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Playing 'an explorer of hearts'

THE BALTIMORE SUN

Before famed director Terrence Malick picked Q'Orianka Kilcher to play Pocahontas in his new movie, the young actress knew the American legend only as the raven-haired babe piloting her canoe through the Disney animated feature.

Kilcher is, after all, only 15.

Now, after shooting The New World with Colin Farrell (who plays colonial explorer and Pocahontas romancer John Smith), she says she feels a deep kinship with her character.

"John Smith was an explorer of new worlds," Kilcher says. "Pocahontas was an explorer of hearts."

The film, currently scheduled to open in Baltimore Jan. 20, will get its strongest hype because of Farrell's fame, but it's Kilcher who'll likely win the audience's hearts. It is easy to see why. At a recent sneak preview held at the United Nations for New York City high school students, the energetic Kilcher charmed a crowd of teens during a Q&A; session.

"I can't believe she's only 15," says Sophia Papadatos, a senior at the Academy of American Studies in Long Island City.

That puts her a few years ahead of the actual Pocahontas, who was perhaps 12 or 13 (records are sketchy) -- and roughly 10 years younger than most of the actresses called in to read for the part.

"There was something compelling about her photograph," producer Sarah Green noted, explaining how the filmmakers had spent months auditioning older actresses who could fill the role with gravitas, but not the right youthful innocence or energy. A casting assistant noticed a photo of Kilcher, who'd been submitted for another film, and suggested that perhaps the young up-and-comer had been placed in the wrong pile. Her film experience was minute (one small role in Dr. Seuss' How the Grinch Stole Christmas). But, Green says, "when we screen-tested her, with no makeup, Q'Orianka just jumped off the screen."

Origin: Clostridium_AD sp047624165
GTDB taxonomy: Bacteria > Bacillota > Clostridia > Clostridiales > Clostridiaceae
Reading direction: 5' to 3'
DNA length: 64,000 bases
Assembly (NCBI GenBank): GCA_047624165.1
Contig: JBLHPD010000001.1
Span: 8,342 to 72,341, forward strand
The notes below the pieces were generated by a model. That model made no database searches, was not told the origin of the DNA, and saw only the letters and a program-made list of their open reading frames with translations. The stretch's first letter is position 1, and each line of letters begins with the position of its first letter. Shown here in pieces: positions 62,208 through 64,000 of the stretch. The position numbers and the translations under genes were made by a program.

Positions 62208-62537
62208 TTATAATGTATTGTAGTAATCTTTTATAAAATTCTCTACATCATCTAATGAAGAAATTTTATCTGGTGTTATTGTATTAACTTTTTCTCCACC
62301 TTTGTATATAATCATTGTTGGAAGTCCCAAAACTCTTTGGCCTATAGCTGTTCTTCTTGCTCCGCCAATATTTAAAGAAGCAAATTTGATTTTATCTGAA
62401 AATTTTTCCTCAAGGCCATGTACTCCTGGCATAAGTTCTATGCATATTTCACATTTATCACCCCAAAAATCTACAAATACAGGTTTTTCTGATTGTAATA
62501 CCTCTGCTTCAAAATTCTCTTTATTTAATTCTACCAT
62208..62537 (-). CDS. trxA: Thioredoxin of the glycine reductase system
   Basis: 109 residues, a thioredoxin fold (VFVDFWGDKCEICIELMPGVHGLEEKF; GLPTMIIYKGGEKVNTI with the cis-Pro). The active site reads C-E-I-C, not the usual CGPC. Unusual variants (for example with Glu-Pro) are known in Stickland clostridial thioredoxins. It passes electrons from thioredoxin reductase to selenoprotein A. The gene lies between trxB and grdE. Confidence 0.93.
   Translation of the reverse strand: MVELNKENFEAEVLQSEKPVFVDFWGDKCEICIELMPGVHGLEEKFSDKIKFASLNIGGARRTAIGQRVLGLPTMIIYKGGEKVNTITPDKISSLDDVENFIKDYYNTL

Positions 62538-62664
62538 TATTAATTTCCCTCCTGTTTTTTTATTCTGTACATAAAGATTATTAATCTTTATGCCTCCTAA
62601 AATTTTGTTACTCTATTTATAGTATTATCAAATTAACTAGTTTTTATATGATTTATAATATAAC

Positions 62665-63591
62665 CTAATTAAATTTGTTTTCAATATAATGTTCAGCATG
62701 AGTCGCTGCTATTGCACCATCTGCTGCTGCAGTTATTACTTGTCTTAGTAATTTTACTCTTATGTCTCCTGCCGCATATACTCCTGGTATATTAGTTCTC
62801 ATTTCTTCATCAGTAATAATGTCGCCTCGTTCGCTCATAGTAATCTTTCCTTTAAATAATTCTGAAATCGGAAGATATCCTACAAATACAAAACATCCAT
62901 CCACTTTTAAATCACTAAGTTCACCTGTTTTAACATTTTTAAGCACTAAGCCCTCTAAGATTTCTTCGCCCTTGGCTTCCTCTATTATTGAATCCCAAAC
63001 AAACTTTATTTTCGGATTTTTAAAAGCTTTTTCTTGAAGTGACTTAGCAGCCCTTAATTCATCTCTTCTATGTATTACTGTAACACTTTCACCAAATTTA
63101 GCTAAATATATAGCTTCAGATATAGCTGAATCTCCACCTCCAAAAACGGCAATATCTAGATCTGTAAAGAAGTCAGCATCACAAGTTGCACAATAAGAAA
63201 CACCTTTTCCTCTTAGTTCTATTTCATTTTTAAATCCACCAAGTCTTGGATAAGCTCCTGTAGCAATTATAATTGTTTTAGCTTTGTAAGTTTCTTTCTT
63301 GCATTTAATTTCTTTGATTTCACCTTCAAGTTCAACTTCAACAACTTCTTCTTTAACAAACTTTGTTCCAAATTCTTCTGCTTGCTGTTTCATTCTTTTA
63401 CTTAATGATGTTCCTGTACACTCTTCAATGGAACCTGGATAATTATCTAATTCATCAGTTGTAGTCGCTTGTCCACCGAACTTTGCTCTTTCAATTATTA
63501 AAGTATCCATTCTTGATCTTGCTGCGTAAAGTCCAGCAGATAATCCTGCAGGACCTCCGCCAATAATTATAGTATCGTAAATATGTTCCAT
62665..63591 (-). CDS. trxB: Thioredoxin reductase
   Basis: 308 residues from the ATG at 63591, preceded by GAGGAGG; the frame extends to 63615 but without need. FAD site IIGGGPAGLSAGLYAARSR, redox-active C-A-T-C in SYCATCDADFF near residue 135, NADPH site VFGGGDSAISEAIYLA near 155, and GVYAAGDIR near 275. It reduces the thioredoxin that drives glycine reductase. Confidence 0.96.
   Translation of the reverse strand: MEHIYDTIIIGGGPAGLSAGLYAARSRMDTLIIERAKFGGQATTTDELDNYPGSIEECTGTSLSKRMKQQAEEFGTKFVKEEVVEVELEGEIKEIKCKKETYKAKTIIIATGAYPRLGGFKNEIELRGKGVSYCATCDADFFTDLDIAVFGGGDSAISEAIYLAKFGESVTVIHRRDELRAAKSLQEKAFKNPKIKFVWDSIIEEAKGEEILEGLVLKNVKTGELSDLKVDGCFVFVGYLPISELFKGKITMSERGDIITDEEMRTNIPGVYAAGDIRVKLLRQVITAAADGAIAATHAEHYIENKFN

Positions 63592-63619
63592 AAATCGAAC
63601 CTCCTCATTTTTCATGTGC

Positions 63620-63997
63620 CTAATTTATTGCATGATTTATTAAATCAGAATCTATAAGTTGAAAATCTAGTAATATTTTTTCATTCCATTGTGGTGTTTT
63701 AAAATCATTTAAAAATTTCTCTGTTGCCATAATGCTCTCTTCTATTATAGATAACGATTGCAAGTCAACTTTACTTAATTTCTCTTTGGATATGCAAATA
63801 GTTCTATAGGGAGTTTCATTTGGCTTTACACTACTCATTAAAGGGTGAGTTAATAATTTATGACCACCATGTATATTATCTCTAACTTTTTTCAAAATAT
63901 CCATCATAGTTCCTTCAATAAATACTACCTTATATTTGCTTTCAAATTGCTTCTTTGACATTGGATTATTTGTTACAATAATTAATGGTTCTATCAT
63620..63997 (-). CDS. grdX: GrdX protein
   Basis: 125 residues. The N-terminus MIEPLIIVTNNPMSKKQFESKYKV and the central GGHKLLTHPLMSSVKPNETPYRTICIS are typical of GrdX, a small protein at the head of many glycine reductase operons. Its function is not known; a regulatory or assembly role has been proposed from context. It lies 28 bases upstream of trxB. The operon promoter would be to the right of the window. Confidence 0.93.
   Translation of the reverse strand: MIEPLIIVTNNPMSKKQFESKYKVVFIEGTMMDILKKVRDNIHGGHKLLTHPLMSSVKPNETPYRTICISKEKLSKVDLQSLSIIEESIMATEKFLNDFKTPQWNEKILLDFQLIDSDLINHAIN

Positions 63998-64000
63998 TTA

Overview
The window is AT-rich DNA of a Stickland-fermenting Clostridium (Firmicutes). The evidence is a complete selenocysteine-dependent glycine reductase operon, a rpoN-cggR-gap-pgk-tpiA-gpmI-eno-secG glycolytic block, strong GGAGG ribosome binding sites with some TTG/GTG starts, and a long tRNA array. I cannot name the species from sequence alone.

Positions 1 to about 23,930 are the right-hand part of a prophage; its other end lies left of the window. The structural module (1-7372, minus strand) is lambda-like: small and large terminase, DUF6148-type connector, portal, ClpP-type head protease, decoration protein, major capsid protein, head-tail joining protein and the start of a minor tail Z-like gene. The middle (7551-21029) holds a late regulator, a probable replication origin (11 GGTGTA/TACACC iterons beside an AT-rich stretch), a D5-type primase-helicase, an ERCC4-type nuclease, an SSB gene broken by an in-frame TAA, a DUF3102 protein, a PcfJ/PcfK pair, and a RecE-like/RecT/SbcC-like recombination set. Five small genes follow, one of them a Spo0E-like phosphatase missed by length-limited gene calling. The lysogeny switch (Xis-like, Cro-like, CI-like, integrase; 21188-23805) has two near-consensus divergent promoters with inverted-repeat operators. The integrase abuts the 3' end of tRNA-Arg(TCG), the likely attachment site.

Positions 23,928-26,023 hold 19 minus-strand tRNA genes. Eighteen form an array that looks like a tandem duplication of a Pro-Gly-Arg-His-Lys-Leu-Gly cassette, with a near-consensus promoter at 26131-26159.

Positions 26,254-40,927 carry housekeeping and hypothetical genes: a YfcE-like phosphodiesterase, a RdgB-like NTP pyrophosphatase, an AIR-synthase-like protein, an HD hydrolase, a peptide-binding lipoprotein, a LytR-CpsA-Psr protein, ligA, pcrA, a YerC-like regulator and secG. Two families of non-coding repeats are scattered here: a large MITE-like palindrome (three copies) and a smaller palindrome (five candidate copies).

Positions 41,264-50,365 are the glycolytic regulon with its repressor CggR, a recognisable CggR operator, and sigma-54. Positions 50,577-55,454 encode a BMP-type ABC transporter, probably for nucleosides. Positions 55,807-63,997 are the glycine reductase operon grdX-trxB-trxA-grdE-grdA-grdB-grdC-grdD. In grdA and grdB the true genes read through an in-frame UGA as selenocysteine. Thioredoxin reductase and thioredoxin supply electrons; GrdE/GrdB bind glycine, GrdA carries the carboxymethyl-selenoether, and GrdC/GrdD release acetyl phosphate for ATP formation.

'She's a free spirit'

No wonder, given her waist-length hair, and heritage (she's part Quechua-Native Peruvian on her father's side). Her name, in Quechua, means "Golden Eagle," and she exudes a proud, birdlike grace in scenes where Malick directs her to dance, arms flung wide, in the tall Virginia grass.

"Terry would say silly things like, 'OK, Q'Orianka, now, be the wind,' " says Kilcher, smiling. "It felt so wonderful, so free. I miss that, actually, because you don't really do that nowadays -- just enjoy the simplicity of life in the trees, the leaves, the sky."

"She's a free spirit," her agent, Carlyne Grager, says.

And, at the moment, a tourist. On her recent publicity trip to New York, she squeezed in a bus tour, a Central Park carriage ride and a tour of the United Nations.

"I told the publicists, I know you're used to working with adults who just want to get in and out, but if we're at the U.N., we should get a tour,'" Grager says. "They've got to remember, she's still a kid."

Kilcher, who lives in Santa Monica, Calif., with her mother and two younger brothers, is home-schooled. She studies voice and music and enjoys making clothes.

Like 'a caged bird'

Not much is known about the real Pocahontas, who was, in many ways, the first celebrity of Western culture. Londoners reportedly gawked at the exotic envoy from the New World, who gave up her breechcloth and buckskin dress for corsets, crinolines and petticoats as she became westernized.

"It was so sad for me," says Kilcher, recalling the five-month shoot in Virginia and London and the transition into Western attire. "I actually cried because I felt like such a caged bird -- she became a confined Englishwoman, tamed and torn away from the freedom and the life she knew before."

A transition not unlike the one Kilcher is about to make, as she steps into the glaring Hollywood spotlight.

"I don't have too many friends at home my age," she admits. Too many have turned star-struck and now "act weird." Post-film "friends" have been no better, more interested, it seems, in what it was like to kiss Farrell -- and how many tickets she can get to the premiere -- than in just hanging out.

"It's like, aww, man, it's lonely up there," Kilcher says. "Like the higher you get, the lonelier it gets. But as long as I have my family, I'll be fine. Anything can happen."

In the short term, Kilcher is interested in expanding her acting career (she is trying out for a role in a Ben Stiller movie, A Night at the Museum), but she already considers herself a singer. "I'm actually making my own CD right now; it's all songs inspired by the making of the film [The New World], and I wrote it all during that time period," she says, rapid-fire. "I'm in the midst of trying to work on it, trying to get it out there, but my schedule is so busy that it's like, 'OK, two hours here, one hour there.'"

Outside the U.N. auditorium, Saskia Kilcher snaps photos of her daughter as she signs autographs at the recent sneak preview. Mom has been documenting the trip, like Q'Orianka's first time set upon by the paparazzi: "I thought, 'Oh, this is a precious moment,'" Saskia Kilcher says.

Joseph V. Amodio writes for Newsday.

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